Research Article: Microphthalmia in Texel Sheep Is Associated with a Missense Mutation in the Paired-Like Homeodomain 3 (PITX3) Gene

Date Published: January 13, 2010

Publisher: Public Library of Science

Author(s): Doreen Becker, Jens Tetens, Adrian Brunner, Daniela Bürstel, Martin Ganter, James Kijas, Cord Drögemüller, Alfred Lewin. http://doi.org/10.1371/journal.pone.0008689

Abstract: Microphthalmia in sheep is an autosomal recessive inherited congenital anomaly found within the Texel breed. It is characterized by extremely small or absent eyes and affected lambs are absolutely blind. For the first time, we use a genome-wide ovine SNP array for positional cloning of a Mendelian trait in sheep. Genotyping 23 cases and 23 controls using Illumina’s OvineSNP50 BeadChip allowed us to localize the causative mutation for microphthalmia to a 2.4 Mb interval on sheep chromosome 22 by association and homozygosity mapping. The PITX3 gene is located within this interval and encodes a homeodomain-containing transcription factor involved in vertebrate lens formation. An abnormal development of the lens vesicle was shown to be the primary event in ovine microphthalmia. Therefore, we considered PITX3 a positional and functional candidate gene. An ovine BAC clone was sequenced, and after full-length cDNA cloning the PITX3 gene was annotated. Here we show that the ovine microphthalmia phenotype is perfectly associated with a missense mutation (c.338G>C, p.R113P) in the evolutionary conserved homeodomain of PITX3. Selection against this candidate causative mutation can now be used to eliminate microphthalmia from Texel sheep in production systems. Furthermore, the identification of a naturally occurring PITX3 mutation offers the opportunity to use the Texel as a genetically characterized large animal model for human microphthalmia.

Partial Text: Human microphthalmia, characterized by small eyes and other ocular abnormalities in newborns, is highly variable with the most severe cases anophthalmic [1], [2]. Anophthalmia and microphthalmia cause congenital blindness and affect up to 30 per 100,000 people worldwide [2]. Both anophthalmia and microphthalmia may occur in isolation or as part of a syndrome, as in one-third of cases [2]. Morphological studies showed that impaired lens formation seems to be the major cause of anophthalmia and microphthalmia, although the precise pathogenesis of these phenotypes remains unknown [3]. Lens development is a critical embryonic period in vertebrate eye development during which many inductive signals are exchanged between the optic vesicle and surface ectoderm [1], [3]. This stage is characterized by formation of the lens placode, a thickening of the surface ectoderm that comes into contact with the optic vesicle [1], [3]. Coordinated invagination of the lens placode and the optic vesicle results in the formation of the lens vesicle and a double-layered optic cup and provides the first indication of the final shape of the eye [1], [3]. Genetic studies have identified some of the critical determinants of eye formation. A set of putative transcription factors required for the earliest step of eye development were identified in Drosophila. The involvement of homologous proteins in vertebrate lens development was subsequently elucidated by the characterization of mutations that cause congenital human or murine ocular disorders and their comparison to mutations in model organisms [1]. Analyzing inherited isolated microphthalmia/anophthalmia in humans revealed a total of eight genes (SOX2, PAX6, OTX2, RAX, CHX10, FOXE3, PITX3, CRYBA4) carrying causative mutations [4]–[11]. For some human non-syndromic microphthalmia cases the underlying mutation has not yet been found [2]. The role of the eight genes during lens development was confirmed by studying spontaneous mouse mutants and genetically engineered mice with more or less similar ocular phenotypes as in human [12]. Besides CRYBA4, encoding a lens specific structural protein, seven of these genes encode transcription factors which are required for appropriate lens formation during eye development [1].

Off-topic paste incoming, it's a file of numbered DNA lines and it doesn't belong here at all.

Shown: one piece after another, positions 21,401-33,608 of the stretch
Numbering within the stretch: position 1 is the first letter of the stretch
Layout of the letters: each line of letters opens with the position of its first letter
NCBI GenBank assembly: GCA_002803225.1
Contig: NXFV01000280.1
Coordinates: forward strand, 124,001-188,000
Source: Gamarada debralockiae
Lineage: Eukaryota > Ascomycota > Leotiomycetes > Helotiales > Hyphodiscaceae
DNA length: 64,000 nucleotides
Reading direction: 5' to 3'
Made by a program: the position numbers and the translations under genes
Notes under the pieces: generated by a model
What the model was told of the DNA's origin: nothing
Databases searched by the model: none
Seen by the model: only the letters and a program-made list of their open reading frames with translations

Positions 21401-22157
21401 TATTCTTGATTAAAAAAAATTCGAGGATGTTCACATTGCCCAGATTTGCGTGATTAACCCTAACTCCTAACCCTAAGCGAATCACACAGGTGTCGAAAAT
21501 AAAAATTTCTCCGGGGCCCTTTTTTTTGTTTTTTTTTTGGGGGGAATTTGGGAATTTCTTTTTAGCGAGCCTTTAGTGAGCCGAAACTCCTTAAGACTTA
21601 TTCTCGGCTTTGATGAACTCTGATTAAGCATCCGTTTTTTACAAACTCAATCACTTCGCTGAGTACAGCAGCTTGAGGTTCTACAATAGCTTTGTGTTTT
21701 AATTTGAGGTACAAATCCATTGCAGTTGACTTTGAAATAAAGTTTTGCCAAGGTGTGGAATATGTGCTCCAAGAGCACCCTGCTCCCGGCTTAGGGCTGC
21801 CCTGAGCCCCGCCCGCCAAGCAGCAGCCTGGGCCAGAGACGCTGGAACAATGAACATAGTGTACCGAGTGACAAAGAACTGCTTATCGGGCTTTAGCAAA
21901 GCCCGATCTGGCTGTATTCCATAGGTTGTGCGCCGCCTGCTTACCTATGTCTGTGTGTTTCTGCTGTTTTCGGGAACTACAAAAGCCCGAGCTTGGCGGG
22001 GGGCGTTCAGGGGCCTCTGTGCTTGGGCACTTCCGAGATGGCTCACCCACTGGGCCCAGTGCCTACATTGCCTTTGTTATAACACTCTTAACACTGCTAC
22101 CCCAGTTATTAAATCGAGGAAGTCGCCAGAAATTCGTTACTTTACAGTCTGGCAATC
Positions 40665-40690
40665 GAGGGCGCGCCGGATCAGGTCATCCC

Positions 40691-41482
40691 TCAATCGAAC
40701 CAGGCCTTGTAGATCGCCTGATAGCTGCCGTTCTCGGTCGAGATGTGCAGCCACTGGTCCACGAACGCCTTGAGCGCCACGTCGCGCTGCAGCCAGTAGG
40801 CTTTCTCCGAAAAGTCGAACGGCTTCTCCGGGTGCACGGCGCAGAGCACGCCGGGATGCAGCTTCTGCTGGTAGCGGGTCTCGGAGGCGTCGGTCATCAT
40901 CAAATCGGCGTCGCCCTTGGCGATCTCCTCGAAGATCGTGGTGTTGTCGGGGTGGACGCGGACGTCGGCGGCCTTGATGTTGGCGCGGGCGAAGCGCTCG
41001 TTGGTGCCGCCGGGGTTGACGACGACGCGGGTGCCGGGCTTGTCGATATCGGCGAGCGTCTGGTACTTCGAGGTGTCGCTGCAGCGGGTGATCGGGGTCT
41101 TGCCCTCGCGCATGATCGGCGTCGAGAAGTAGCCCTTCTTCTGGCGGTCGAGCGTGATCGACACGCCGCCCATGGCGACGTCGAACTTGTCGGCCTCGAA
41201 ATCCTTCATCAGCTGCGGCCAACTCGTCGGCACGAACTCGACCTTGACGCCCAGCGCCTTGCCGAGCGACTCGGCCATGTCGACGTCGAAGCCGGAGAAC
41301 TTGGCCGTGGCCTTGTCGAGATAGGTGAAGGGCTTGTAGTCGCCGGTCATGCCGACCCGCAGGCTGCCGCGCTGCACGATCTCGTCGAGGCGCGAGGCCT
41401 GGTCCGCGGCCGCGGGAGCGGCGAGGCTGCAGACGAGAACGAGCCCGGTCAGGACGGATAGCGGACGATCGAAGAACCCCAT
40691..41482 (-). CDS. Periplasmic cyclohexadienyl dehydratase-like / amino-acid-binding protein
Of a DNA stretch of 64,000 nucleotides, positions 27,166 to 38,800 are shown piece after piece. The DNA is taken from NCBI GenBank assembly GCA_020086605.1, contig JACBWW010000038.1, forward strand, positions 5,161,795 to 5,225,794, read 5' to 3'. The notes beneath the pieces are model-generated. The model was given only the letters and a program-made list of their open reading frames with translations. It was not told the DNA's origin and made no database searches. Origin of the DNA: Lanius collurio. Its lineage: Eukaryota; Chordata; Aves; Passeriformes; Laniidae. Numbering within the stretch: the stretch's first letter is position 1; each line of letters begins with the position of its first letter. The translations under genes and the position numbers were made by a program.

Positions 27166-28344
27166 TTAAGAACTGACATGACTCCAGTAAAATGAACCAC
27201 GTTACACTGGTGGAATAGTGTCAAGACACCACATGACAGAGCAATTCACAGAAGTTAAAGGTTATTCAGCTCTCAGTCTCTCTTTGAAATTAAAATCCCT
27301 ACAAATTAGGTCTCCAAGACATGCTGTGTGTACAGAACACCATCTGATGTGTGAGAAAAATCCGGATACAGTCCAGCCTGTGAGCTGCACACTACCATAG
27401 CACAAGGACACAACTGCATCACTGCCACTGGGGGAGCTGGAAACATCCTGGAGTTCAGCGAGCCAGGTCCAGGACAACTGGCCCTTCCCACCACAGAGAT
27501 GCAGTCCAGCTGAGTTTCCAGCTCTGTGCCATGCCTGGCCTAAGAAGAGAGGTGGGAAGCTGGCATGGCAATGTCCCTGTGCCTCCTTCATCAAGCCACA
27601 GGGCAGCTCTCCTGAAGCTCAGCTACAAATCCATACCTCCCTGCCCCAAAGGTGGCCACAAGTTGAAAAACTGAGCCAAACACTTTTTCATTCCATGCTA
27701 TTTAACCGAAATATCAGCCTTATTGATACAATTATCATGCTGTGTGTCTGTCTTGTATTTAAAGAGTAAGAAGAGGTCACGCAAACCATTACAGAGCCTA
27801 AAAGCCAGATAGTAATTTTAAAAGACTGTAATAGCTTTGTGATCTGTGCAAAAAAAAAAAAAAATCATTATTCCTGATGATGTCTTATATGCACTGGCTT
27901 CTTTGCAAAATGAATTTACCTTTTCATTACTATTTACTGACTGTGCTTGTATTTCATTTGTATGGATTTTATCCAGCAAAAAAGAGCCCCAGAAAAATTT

Historically, the development of genomic tools for the sheep genome has lagged behind those of other major livestock species such as the cattle and chicken. This has limited the ability to identify genes controlling specific traits of interest [28]. The development of low density microsatellite based linkage maps [29] have lead to the mapping of Mendelian diseases [30]–[32] and subsequent discovery of mutations underlying at least three genetic diseases in sheep [32]–[34], however many others remain uncharacterized [35]. The recent development of a set of SNP markers distributed across the sheep genome has changed the prerequisites for such gene mapping projects. For the first time, we demonstrate the use of a genome-wide ovine SNP array for efficient positional cloning of a Mendelian trait in sheep. The result illustrates the power of genome-wide association analysis in domestic animals for the genetic dissection of trait loci [36].

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http://doi.org/10.1371/journal.pone.0008689

 

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